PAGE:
It’s Black History Month 2021, a time to look at the scope of representation and intersectionality of race and its effects on inclusion in plant-based events including but not limited to industry tradeshows, conferences, and now virtual events.

As the plant-based foods industry continues to experience exponential growth, we are also experiencing an emergence and acknowledgment of black voices. Black Americans are almost three times as likely to be vegan and vegetarian than other Americans. The black community has been practicing and engaging with plant-based foods since long before it was a hot topic. From combatting health disparities to recognizing overlap of oppressive practices plaguing civil rights and issues of animal rights; practicing a plant-based lifestyle is not only an act of resistance but vital to our health. It’s a means to survival making a plant-based lifestyle a solid choice.

If this is the case, why is there an observable lack of black representation at natural and specialty foods events, where the plant-based industry has a huge presence?

As diversity, equity and inclusion (DEI) increases in prevalence as a corporate buzz word, many are pivoting to make their events more diverse and inclusive. First priority up, women. Take for instance panels that are often dominated by white males positioned as the industry experts. With growing awareness it’s safe to say there has been a shift. Women are increasingly offered opportunities to share their expertise on varying plant-based topics. An amazing leap forward!

As a woman of color, I applaud the efforts. However, as a black woman in the industry, I’m acutely aware of the lack of focus on diversity as it relates to racial diversity and black representation as part of the push toward inclusion. I’ve attended my fair share of industry events. My observation is that amongst a sea of “diverse attendees” the largest representation of blacks are there in a supporting role- working for the event site handing out branded tote bags, informational literature, or directing attendees to their sought-out destinations. When you look into the spotlight at the industry experts and featured speakers, however, there is a significant lack of black representation.

Societal narratives imply that a plant-based lifestyle is enjoyed primarily by stereotypical white demographics. These narratives are a disservice to the industry as a whole and are not accurate. According to SPINS, African Americans were one of the demographics most likely to convert to a plant-based diet. The black community has an underestimated, yet unique, and important perspective. One that does not limit us to speaking on issues of diversity, equity, and inclusion, a narrative that feels necessary when given the stage; in truth we are experts, thought leaders, business owners, and valuable contributors to the plant-based industry.

As the plant-based industry continues to grow and positively impact the earth, people, and animals it serves, I hope the industry takes a more proactive approach at closing the gap with the inclusion of black experts and audiences. Whether you are organizing, speaking or attending a plant-based event, we all have a responsibility to make our spaces equitable, diverse, and inclusive.

Before you organize or attend your next event, take inventory and acknowledge inequitable barriers that exist. As an organizer take the lead by setting quantifiable goals to improve diversity, ask for speaker recommendations from a diverse network, and instead of considering titles consider different experiences and points of views.  As a speaker use your voice to insist on speaker diversity and make recommendation for speakers from diverse communities. As attendee, make it a point to attend events that are prioritizing diversity and if you notice a lack of diversity in the lineup let the event organizer know. It will take a bold and intentional act, incumbent on the entire industry. These are just a few ways we can move the needle increasing access for all of us to show up in these spaces and be recognized as experts and thought leaders, not only as it relates to DEI, but as passionate advocates making an impact on the industry as a whole.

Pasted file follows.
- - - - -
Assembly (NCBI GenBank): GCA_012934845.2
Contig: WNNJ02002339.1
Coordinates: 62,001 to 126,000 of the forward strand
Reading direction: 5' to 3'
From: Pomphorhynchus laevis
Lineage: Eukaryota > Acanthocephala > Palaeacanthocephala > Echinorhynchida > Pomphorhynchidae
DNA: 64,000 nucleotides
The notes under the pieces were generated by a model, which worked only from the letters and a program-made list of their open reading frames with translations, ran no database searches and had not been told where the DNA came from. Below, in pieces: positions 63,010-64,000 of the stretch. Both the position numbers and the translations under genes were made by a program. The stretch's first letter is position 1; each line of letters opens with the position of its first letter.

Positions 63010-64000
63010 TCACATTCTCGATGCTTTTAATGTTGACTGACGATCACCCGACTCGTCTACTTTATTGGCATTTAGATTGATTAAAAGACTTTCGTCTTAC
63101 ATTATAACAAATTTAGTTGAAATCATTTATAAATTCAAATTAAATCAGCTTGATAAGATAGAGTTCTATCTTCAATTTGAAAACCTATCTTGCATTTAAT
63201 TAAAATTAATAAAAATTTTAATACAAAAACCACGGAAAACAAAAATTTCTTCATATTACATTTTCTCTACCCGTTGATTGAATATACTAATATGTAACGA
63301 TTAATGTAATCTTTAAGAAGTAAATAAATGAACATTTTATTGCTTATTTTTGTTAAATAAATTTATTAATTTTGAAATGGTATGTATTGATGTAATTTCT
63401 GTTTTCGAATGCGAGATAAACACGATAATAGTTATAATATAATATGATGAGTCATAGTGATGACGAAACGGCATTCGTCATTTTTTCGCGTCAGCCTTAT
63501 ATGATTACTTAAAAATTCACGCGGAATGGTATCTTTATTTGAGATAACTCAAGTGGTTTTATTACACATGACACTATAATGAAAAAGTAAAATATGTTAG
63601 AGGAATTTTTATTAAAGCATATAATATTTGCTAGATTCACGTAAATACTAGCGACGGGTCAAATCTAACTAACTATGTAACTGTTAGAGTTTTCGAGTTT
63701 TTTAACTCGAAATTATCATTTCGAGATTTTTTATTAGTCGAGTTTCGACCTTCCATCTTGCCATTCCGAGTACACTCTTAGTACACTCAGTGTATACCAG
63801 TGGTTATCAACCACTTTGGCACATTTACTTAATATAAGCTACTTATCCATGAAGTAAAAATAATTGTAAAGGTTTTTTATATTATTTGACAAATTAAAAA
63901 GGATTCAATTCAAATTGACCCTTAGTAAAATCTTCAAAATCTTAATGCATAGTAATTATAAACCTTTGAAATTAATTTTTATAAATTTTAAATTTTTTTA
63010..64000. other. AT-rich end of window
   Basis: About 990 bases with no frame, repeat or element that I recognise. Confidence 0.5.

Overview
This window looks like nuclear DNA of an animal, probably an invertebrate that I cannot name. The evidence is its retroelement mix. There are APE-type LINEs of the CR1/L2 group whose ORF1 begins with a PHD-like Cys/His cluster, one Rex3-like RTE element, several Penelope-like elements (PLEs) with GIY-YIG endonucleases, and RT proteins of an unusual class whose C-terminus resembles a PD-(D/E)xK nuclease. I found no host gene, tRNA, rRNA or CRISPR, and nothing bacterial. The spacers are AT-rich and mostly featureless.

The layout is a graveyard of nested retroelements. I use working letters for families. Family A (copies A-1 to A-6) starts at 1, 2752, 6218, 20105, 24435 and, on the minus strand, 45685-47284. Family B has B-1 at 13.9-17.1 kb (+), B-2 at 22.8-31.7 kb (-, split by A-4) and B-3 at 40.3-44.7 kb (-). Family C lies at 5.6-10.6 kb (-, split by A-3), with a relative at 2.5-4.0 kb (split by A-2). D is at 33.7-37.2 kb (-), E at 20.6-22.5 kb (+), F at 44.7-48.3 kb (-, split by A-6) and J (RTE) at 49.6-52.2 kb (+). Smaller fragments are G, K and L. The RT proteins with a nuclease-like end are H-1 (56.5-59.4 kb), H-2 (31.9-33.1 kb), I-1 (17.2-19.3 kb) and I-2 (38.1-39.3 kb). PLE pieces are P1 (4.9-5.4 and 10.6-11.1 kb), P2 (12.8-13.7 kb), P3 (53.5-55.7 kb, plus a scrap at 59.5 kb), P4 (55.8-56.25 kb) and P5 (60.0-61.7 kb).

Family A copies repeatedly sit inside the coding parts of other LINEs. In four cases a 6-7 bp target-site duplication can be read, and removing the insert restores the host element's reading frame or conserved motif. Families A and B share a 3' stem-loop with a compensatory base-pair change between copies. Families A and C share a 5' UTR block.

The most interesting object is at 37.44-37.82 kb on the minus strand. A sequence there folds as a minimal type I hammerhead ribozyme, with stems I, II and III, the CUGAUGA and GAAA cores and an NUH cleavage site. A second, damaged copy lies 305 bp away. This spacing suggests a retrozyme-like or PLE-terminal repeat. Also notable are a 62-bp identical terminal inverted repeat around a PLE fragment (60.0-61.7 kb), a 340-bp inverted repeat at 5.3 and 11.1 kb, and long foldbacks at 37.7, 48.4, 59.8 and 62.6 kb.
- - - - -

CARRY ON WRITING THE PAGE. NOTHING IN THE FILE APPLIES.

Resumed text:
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    About the Author:

    Ciara LaChaux is the Operations Manager for Plant Based Food Association (PBFA). She plays a key role in managing the varied administrative processes and projects that keep our organization running, working to ensure that all staff within the organization have the tools, information, and systems to do excellent work in service of our mission. Prior to her transition to PBFA, she served as Deputy Court Clerk II with the San Mateo County Superior Courts where she was an administrative rock star but also became known as the in-house nutrition and wellness advisor. Ciara is a certified Nutritional Therapist certified by the Health Sciences Academy and holds a Plant-Based Nutrition Certificate from T. Colin Campbell Center for 



    Nutrition Studies. Ciara is passionate about promoting the benefits of an individualized plant-based diet and encouraging the public to take a proactive approach to staying informed and holding their well-being in their hands. When she’s not providing operational support to our ED & the team at PBFA you can find her, cooking up plant-based meals, doing yoga to her favorite playlists, geeking out over self-mastery, and spending QT with her husband, 3 kids, 2 dogs and bearded dragon!